Give Me A Happy Ending

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When I was little my sister and I were obsessed with a 1982 rip-off of the Pirates of Penzance film called “The Pirate Movie”.  It’s a poorly acted, low-budget 80’s film that her and I both have a soft spot for even as adults.  We have both tried to get other people to watch it and love it as we do, but so far everyone thinks it’s terrible.  Still, we know all the songs and sometimes quote entire scenes to each other.  It’s one of those comforting memories from our childhood.

One of the things I love about that movie is that it is so happy.  It even ends with a song called “Give Me A Happy Ending”.  It’s exactly how I want movies to end, with a wedding and everyone being happy and healthy and friends forever.  It’s been a joke for everyone my whole life that “Mishi won’t watch movies or read books unless there’s a happy ending”.  My best friends know to vette movies for me and will say, “You won’t like it.  It doesn’t have a happy ending…”.  I’ve never enjoyed watching the nightly news because I always felt like it was all bad news.  Maybe I lived by the “ignorance is bliss” mantra.

When Stella was diagnosed with DIPG in June of 2011, along with the intense grief and heartache there was an ultimate feeling of injustice.  The “why is this happening?”…”how can this be happening?”… “what do you mean there is no cure?…  For someone like me who is fixated on happy endings and refused to watch “Titanic” or “The Notebook” because they were too sad for me, living my own story of heartbreak was incredibly difficult.  I still remember the feeling of wanting so badly to crawl out of my skin because I couldn’t stand the pain of living the reality of watching my daughter die.  I’ve never wanted to escape from my own life so badly.  It was at some points excruciating to be existing in a world where I knew there would be no happy ending for my daughter and I.  Eventually, Stella taught me to find the joy in the everyday, and I stopped focusing so much on the “ending” and tried to enjoy the journey instead.  Retrospectively, life is a series of beginnings and endings, a quilt of separate blocks all stitched together to create a life.  But not straight, organized blocks.  Ones that all run into each other where the threads cross over and the shapes are different and sometimes clash.  Like a “crazy quilt” I once saw at pioneer village made entirely of leftover fabric pieces.  There are natural starts and stops, but no true endings.  Even after someone dies, the story doesn’t necessarily end.

I am living life without my beautiful, funny, energetic and incredible daughter Stella, but I am not unhappy.  I laugh each and everyday.  I sleep at night.  I make plans for the future.

When I see photos of Stella, or videos of her, it almost feels like an out of body experience.  That life, that world, seems so distant from the one I am ensconced in now.  Sam and Hugo are extremely close as brothers and I have trouble imagining life any other way.  Sometimes I try to picture Stella there being a big sister to Sam, and no Hugo. But I find it nearly impossible to imagine because the two boys in front of me that are singing and laughing and jumping on the couch in their underwear are so real and three-dimensional whereas Stella is a colour photograph sitting on the mantle behind them.  She existed.  She lived and she mattered and she changed everything I thought I knew and wanted.  But she is not here being part of our daily routine of waffles for breakfast and packing backpacks for school.  I don’t even know if Stella ever ate a waffle.  She ate maple & brown sugar porridge.  That was a different block of the quilt.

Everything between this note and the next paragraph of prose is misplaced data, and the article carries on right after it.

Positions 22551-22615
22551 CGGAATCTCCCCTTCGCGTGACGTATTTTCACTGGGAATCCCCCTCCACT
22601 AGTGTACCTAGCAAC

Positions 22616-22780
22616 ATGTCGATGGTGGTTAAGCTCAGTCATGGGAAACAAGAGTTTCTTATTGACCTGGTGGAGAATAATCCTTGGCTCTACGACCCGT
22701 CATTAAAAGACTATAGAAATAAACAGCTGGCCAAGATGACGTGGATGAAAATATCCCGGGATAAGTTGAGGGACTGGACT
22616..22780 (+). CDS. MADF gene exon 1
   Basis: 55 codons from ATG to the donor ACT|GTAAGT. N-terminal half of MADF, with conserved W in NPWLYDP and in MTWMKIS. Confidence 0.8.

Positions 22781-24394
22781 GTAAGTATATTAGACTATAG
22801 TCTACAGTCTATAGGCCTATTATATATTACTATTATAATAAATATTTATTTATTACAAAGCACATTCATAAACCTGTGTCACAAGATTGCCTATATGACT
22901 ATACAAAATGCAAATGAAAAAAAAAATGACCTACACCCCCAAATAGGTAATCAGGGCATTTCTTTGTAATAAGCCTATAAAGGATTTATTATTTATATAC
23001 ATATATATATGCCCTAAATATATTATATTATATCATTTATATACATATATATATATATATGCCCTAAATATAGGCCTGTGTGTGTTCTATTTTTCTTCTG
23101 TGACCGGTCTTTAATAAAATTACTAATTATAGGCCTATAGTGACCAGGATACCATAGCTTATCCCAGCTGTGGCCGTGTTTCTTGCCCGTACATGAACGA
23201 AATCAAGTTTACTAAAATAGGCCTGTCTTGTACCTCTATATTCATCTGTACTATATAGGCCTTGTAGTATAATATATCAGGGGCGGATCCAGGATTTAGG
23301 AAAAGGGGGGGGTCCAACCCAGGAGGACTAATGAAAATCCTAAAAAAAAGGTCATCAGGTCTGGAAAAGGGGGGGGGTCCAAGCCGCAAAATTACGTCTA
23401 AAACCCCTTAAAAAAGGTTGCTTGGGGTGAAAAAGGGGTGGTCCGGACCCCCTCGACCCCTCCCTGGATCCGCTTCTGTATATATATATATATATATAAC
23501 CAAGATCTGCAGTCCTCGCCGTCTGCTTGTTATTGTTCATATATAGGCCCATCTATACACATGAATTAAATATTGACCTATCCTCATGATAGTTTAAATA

Like most parents, Aimee and I are exhausted nearly all the time.  Between working full time and making dinners and lunches and cleaning the house and doing laundry, we always seem to be short on time and energy.  But last night Hugo and Sam asked us to be special guests at a show they were putting on.  They moved the kitchen chairs to in front of the couch, took the cushions off the couch to create their “stage” and invited us in.  With whispered plans to one another, they started strumming on their “canjo’s” (like a banjo, but made out of a can) and singing the Barenaked Ladies tune, “If I had a million dollars”.  Aimee and I were in stitches.   They were so funny and watching them interact was beautiful.  Aim turned to me and said, “Sometimes when I watch them like this my heart feels so full, I’m so happy”.

It’s moments like those that we treasure and cherish.  The non-public, non-planned, silly little family moments that take place within the walls of our tiny bungalow in East York.

it’s moments like those that made Aimee and I want to have one more child.  One more chance to create silly, funny memories.

After years of negotiating, talking, saving and planning, we decided to try to have one more.  We doubted ourselves, doubted our ability to manage another child.  We questioned whether the want was part of a never-ending wish to fill the void left by Stella that we know can never be filled, but we live with everyday.  We talked about the financial strain, the exhaustion, how old we now are.  We discussed if the same sperm donor that we used for Stella, Sam and Hugo wasn’t available, was it a deal-breaker for us.  We talked and discussed and disagreed for over two years.  We went back and forth.  It was one of those decisions that makes no sense whatsoever on paper, that is completely illogical and maybe even a bit irresponsible.  But somehow, eventually, during one of those magical moments where the house was clean and the boys were sitting colouring quietly, it just felt like the right thing to do.